Nobel Peace Prize Recipient Shirin Ebadi Headlines 70th Borah Symposium
September 25, 2017
This year’s Borah Symposium, a program devoted to understanding the causes of war and the conditions for establishing a lasting peace, is Oct. 16-17 on the University of Idaho campus. The annual event moves to the fall this year as it celebrates its 70th anniversary.
“This 70th anniversary Borah Symposium provides an opportunity for people to grow a hopeful perspective on the prospects for peace leadership in an increasingly tense world,” said Steven Daley-Laursen, co-chair of the Borah Committee. “We can be inspired by historical partnerships that launched an international effort to outlaw war, and by emerging leaders and leadership process for peace in our future.”
The symposium begins with the keynote address, “The Role of Women in World Peace,” by Nobel Peace Prize winner and human rights activist Shirin Ebadi at 7 p.m. Monday, Oct. 16 in the International Ballroom in the Bruce M. Pitman Center.
Ebadi is a former chief magistrate of 26th Divisional Court in Tehran. In 1979, immediately after the Islamic revolution in Iran, all female judges were dismissed as the then-revolutionaries believed that women were forbidden from passing judgment. She was demoted to the post of a magistrate's clerk in the very same court over which she once presided. Soon after, she opted for early retirement and became a defense lawyer for many controversial political and human rights cases in Iran. Ebadi won the 2003 Nobel Peace Prize for her work.
The symposium continues on Tuesday, Oct. 17, with a presentation by Leroy Ashby, a Regents professor emeritus at Washington State University and biographer of William E. Borah. Ashby will present the “The Life and Times of William Edgar Borah” at 12:30 p.m. Tuesday in the International Ballroom.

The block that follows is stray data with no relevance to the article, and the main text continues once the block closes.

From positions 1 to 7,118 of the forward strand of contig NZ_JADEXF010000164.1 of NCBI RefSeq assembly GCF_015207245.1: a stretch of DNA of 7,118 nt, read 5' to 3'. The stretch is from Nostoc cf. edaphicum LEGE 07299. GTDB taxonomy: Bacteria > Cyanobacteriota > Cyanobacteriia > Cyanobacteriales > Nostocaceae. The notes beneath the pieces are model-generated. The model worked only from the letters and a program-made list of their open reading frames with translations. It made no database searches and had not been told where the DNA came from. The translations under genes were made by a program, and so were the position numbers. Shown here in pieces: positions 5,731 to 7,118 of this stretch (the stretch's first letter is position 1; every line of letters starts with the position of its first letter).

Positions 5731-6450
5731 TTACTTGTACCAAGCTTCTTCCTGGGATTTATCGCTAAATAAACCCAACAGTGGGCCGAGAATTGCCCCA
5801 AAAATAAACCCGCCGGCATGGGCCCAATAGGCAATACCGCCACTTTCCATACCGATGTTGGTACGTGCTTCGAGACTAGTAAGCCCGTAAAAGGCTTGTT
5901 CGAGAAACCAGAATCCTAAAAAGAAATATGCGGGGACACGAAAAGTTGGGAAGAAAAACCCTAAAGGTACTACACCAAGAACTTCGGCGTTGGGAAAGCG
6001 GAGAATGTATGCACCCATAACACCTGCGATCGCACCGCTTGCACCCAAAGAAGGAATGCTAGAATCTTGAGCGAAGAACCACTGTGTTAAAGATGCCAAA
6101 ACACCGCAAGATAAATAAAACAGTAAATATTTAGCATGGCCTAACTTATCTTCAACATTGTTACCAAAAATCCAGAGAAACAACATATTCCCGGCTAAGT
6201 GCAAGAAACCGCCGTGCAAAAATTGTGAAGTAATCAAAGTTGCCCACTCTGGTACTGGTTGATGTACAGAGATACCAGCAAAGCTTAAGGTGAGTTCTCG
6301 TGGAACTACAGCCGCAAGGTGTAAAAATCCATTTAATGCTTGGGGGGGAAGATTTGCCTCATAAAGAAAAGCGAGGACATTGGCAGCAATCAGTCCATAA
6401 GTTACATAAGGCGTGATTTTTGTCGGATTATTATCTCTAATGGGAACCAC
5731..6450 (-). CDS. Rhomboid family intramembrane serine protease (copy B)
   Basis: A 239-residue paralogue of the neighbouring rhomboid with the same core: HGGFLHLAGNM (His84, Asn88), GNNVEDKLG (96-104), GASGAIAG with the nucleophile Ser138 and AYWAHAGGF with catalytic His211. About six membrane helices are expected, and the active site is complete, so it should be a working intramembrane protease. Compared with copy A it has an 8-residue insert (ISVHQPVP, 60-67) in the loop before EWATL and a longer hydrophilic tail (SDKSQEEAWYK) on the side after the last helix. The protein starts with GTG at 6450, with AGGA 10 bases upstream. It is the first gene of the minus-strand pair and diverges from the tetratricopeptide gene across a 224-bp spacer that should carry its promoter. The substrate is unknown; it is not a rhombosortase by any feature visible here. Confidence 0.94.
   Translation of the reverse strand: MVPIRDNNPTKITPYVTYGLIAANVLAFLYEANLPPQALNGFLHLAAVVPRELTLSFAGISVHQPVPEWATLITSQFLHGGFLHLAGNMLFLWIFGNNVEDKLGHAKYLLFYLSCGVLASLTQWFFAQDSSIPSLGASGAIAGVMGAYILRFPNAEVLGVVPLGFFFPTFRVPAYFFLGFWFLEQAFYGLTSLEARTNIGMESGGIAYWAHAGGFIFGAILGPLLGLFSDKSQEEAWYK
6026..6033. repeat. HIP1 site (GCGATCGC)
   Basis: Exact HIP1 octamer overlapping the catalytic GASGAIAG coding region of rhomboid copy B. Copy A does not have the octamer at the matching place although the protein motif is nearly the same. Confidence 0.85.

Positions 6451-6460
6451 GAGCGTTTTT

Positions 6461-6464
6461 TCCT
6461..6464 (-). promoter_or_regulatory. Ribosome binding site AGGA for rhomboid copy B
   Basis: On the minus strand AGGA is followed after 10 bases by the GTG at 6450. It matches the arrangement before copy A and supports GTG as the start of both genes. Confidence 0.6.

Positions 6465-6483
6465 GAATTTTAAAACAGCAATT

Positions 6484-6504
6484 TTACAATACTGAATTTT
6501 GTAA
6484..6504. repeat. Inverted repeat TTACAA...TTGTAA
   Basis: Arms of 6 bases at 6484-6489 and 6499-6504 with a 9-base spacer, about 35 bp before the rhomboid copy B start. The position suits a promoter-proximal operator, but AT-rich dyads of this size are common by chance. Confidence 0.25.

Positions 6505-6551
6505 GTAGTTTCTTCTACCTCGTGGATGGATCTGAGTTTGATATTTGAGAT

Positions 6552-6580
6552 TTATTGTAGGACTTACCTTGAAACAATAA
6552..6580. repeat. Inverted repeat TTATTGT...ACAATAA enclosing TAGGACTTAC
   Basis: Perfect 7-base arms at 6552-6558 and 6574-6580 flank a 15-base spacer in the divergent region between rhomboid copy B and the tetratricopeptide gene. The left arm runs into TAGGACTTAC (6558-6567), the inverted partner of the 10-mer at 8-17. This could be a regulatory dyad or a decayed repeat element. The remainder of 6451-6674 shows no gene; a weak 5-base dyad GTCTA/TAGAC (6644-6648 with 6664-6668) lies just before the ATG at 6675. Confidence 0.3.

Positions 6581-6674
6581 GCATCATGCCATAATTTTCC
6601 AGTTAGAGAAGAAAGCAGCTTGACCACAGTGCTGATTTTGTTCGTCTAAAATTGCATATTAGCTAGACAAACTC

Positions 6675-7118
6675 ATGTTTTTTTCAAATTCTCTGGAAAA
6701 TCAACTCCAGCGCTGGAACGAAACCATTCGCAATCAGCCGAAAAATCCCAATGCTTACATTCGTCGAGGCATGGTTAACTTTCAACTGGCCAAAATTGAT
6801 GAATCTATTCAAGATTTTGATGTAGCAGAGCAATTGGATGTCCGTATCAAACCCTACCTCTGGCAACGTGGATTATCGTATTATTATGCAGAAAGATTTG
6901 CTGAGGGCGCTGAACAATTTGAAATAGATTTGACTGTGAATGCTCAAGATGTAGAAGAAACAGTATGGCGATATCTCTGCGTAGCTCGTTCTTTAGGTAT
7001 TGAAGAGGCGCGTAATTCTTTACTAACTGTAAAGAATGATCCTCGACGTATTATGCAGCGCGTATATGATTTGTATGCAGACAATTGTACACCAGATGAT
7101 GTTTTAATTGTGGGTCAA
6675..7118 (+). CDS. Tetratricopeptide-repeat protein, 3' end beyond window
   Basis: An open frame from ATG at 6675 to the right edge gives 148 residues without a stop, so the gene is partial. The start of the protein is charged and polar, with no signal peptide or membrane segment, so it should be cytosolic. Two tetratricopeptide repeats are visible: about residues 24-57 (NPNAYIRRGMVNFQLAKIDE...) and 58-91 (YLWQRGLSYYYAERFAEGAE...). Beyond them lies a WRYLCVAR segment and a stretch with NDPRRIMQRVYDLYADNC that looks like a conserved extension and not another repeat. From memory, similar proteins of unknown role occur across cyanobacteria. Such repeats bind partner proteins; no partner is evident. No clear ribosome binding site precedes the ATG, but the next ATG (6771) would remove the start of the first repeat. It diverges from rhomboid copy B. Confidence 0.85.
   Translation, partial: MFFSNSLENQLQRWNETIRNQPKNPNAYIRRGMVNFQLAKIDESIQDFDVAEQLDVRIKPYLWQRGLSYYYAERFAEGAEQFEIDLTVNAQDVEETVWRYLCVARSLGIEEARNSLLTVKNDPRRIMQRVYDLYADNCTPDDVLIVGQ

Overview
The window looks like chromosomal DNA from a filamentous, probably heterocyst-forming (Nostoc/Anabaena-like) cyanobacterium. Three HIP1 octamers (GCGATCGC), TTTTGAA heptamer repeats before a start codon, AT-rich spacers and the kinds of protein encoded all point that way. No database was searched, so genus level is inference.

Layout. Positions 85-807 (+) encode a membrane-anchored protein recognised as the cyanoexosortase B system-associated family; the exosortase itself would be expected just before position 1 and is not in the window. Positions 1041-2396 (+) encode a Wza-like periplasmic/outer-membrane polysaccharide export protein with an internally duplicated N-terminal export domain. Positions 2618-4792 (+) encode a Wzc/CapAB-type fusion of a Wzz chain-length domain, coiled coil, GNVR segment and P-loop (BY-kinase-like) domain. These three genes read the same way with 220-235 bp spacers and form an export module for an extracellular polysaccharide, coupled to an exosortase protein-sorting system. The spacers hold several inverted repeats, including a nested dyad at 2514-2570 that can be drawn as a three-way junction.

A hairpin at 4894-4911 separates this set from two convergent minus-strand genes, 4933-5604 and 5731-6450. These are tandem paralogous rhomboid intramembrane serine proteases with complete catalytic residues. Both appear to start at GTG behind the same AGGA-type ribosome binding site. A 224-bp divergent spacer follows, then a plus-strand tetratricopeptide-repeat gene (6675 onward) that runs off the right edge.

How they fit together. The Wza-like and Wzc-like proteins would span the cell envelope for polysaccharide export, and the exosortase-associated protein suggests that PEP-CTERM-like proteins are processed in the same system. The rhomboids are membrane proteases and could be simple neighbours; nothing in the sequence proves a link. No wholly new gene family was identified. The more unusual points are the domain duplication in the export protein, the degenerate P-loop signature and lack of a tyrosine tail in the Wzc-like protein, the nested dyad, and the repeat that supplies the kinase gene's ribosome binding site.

The symposium concludes with the presentation “The Internationalists: How a Radical Plan to Outlaw War Remade the World” by Scott Shapiro, the Charles F. Southmayd professor of law and professor of philosophy at Yale Law School. Shapiro and his colleague Oona Hathaway recently published the New York Times bestseller of the same title, which offers a history of international law as it has evolved from the 17th century through the present. The presentation is at 7 p.m. Tuesday in the International Ballroom.
All events are free and open to the public.
The 70th anniversary of the Borah Symposium is sponsored by the William Edgar Borah Outlawry of War Foundation, a separately endowed foundation operated out of the UI’s Martin Institute in the College of Letters, Arts and Social Sciences.
A full schedule of events for the 70th anniversary Borah Symposium is available at http://www.uidaho.edu/class/borah/fall.
Associate Director, Martin Institute and Program in International Studies
About the University of Idaho
The University of Idaho, home of the Vandals, is Idaho’s land-grant, national research university. From its residential campus in Moscow, U of I serves the state of Idaho through educational centers in Boise, Coeur d’Alene and Idaho Falls, a research and Extension center in Twin Falls, plus Extension offices in 42 counties. Home to more than 12,000 students statewide, U of I is a leader in student-centered learning and excels at interdisciplinary research, service to businesses and communities, and in advancing diversity, citizenship and global outreach. U of I competes in the Big Sky Conference. Learn more: www.uidaho.edu